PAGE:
(ZDNet) par Lionel Thoumyre. Au regard des dernières décisions de justice, condamnant Dailymotion ou relaxant Wikimedia Fondation, pour contenus illicites sur leurs services, il est difficile de comprendre ce qui relève de la responsabilité de ces acteurs. Lionel Thoumyre, directeur de juriscom.net, fait le point.
(OUT-LAW News) The Wikimedia Foundation is not responsible for defamatory comments published in its user-generated encyclopaedia Wikipedia, a French court has ruled. The comments had been removed quickly after being notified to the site operators. Three men sought €69,000 in damages when the a Wikipedia entry identified them as gay activists. A French court ruled, though, that the company that publishes the encyclopaedia cannot be held liable for user contributions. The ruling afforded Wikimedia the same protection enjoyed by ISPs.
(vnunet.com) The European Commission has officially selected DVB-H as the mobile TV standard in Europe. EU member states endorsed the Commission's three-pillar strategy presented in July, putting in place a joint approach to licensing mobile TV to accelerate rollout of services and encourage innovative business models. See Commission strategy for Mobile TV in Europe endorsed by Member States (Commission Press Release).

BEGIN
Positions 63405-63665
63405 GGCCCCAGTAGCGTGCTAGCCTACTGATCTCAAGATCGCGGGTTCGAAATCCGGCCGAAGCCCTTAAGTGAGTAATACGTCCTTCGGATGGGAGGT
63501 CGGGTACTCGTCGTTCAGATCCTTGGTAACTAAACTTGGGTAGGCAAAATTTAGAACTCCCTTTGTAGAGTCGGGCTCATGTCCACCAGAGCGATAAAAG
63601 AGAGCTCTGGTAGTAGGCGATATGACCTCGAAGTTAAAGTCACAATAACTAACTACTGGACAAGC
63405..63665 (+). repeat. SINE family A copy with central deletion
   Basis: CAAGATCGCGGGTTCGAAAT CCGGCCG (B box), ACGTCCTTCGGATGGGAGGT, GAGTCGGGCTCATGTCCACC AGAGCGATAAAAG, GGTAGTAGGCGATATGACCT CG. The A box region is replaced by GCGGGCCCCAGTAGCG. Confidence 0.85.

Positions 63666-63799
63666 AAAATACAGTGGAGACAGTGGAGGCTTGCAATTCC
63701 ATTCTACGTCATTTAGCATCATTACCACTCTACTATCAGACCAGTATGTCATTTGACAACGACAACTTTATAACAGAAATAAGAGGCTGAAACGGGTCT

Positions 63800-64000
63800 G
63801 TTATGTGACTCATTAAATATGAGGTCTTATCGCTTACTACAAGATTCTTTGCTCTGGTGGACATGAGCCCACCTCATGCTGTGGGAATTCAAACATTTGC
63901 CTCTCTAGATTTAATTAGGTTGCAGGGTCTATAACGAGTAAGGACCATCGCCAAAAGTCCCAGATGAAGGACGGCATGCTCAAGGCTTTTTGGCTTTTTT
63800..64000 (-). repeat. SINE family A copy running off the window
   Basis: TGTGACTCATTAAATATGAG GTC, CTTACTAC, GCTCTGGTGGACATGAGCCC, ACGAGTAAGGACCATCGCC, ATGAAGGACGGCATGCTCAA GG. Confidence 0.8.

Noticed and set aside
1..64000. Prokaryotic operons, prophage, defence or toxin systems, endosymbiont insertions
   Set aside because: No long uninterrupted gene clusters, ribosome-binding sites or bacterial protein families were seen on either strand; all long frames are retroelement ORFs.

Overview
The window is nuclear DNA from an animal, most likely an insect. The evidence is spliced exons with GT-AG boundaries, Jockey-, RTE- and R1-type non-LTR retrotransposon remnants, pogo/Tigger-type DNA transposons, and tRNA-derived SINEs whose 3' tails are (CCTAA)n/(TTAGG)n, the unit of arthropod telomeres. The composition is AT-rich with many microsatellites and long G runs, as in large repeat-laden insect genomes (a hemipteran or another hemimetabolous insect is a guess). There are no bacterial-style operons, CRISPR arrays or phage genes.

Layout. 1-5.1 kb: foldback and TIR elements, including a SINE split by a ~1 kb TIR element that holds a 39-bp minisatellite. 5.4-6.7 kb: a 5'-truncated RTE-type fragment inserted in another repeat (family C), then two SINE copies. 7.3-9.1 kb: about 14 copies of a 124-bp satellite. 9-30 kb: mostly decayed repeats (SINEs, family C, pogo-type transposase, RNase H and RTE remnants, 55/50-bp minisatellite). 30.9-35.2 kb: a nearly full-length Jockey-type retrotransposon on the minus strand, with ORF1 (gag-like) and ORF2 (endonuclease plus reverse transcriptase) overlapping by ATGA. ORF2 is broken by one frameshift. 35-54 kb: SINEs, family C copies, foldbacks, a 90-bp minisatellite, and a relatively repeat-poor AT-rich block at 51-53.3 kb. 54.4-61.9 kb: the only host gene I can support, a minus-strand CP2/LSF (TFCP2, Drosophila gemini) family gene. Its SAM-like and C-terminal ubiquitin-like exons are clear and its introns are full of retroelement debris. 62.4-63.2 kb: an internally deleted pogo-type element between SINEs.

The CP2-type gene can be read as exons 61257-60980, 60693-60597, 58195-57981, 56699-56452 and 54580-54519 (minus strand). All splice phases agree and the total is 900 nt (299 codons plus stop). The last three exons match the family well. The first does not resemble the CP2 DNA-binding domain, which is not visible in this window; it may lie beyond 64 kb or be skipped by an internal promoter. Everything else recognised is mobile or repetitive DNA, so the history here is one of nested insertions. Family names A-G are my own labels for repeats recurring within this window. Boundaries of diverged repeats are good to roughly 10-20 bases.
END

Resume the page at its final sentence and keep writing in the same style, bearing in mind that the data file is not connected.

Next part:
(CoE) Twenty-three Council of Europe member states signed the Convention on the Protection of Children against Sexual Exploitation and Sexual Abuse (CETS n° 201), which represents a major step in the prevention of sexual offences against children, the prosecution of perpetrators and the protection of victims. Austria, Belgium, Bulgaria, Croatia, Cyprus, Finland, France, Germany, Greece, Ireland, Lithuania, Moldova, Netherlands, Norway, Poland, Portugal, Romania, San Marino, Serbia, Slovenia, Sweden, the Former Yugoslav Republic of Macedonia and Turkey signed the convention at the beginning of the 28th Conference of the European Ministers of Justice in Lanzarote. The convention will enter into force once it has been ratified by five states. The convention also criminalises the use of the new technologies ? the internet in particular ? to sexually harm or abuse children, for example by "grooming", an increasingly worrying phenomenon of children being sexually harmed after meeting adults they have previously encountered in internet chat rooms or game sites.